After all, for years we were led to believe Samantha Carter and Jack O'Neill remained friends on SG-1 and despite chemistry retained a professional distance physically. At least that's how it was perceived by me. The idea of a sexual relationship seemed out of the question and any such hope of that connection was merely a shipper's wish or fan's desire. At least that was the party line in the PG world of SG-1. And I don't care if SG-1 was initially on Showtime for its first five seasons and the series showed a little tit and ass in the early going (the pilot only). There were no females getting pinned against a cemented military wall to take it high and hard. But here, within the same military command structure, an SGU camera quietly slips into a little supply room to film two members of that same group fucking, to put it simply, and going hard at it. Again, having my son there probably didn't help in my general, knee-jerk response. And believe me that chick (Julia Benson) was hot. I don't know. Can you blame two consenting soldiers?
So, with the passage of time and a fairly rousing vote of confidence for the new series by writer John Kenneth Muir (John Kenneth Muir's Reflections On Cult Movies And Classic TV) I always wondered if I got it wrong. Clearly, the series was not given a fair shake by me. Others certainly gave the show a go and had the right to be disappointed by SGU. It was an entirely different animal. And in that it may have been just too different for fans to accept. Much like the series itself, there was an air of mystery surrounding the early promotion. Perhaps that lack of information had fans building enthusiasm for something with which they had little knowledge. For others, like me, maybe we just didn't do our homework and research it enough.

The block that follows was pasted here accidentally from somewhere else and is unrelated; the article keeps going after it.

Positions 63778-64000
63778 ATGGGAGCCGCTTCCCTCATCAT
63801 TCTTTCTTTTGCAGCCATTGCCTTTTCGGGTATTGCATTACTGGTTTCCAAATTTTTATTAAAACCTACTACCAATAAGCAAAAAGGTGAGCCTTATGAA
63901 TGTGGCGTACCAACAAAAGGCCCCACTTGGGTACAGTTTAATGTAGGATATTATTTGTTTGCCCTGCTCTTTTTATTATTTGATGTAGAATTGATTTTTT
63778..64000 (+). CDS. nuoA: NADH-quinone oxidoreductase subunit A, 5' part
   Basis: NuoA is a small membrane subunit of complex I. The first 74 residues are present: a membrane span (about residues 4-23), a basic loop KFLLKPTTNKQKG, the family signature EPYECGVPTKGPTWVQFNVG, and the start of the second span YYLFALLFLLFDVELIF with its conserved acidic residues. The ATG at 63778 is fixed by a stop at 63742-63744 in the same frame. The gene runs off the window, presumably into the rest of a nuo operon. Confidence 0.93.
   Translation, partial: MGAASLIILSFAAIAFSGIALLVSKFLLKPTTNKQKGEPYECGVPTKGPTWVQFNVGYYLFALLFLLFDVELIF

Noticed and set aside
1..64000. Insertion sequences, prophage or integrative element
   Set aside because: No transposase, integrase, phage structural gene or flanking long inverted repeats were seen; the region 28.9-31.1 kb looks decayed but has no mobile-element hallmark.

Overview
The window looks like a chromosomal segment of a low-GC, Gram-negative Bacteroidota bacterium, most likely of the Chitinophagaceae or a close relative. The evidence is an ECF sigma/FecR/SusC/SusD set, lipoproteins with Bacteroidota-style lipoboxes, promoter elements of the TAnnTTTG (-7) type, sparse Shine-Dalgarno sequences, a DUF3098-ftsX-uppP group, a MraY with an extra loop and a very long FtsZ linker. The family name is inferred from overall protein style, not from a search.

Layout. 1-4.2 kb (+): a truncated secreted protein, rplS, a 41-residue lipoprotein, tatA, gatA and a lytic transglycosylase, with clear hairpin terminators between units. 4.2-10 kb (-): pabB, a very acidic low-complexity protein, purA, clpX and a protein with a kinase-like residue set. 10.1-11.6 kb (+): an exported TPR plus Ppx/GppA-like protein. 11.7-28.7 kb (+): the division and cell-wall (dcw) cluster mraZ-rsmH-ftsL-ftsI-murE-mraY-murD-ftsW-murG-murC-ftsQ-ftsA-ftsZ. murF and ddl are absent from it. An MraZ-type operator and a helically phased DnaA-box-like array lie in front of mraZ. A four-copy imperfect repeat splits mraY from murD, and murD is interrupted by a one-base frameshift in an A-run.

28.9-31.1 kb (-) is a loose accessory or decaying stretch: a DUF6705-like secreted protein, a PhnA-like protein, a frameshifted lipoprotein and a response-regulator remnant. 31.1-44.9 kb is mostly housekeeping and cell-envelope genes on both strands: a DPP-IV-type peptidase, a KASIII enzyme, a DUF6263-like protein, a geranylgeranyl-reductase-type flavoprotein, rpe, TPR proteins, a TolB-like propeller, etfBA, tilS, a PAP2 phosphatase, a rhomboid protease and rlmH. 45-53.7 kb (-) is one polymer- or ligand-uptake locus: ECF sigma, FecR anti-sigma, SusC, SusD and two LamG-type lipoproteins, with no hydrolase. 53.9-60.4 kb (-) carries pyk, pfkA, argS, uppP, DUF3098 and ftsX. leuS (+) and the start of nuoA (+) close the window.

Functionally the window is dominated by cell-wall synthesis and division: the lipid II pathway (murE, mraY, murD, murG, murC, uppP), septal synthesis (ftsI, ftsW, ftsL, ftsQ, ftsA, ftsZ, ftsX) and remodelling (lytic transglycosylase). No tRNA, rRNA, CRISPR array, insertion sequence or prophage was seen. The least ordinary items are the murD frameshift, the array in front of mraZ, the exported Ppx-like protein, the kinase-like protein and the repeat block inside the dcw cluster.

Compounding its problems, SGU was also unfairly cast in the shadow of successful space drama Battlestar Galactica (2004-2009), but it was clear the SGU creators were looking for something a little more mature in its science fiction franchise than they had created to date. They showed flashing glimpses of it in SGA and the creators were likely influenced by Battlestar Galactica's intensity and darkness without desiring to copy it despite critic's claims to the contrary. Inspiration was indeed part of it. Echoes of that series intense human drama is part of the new series foundation.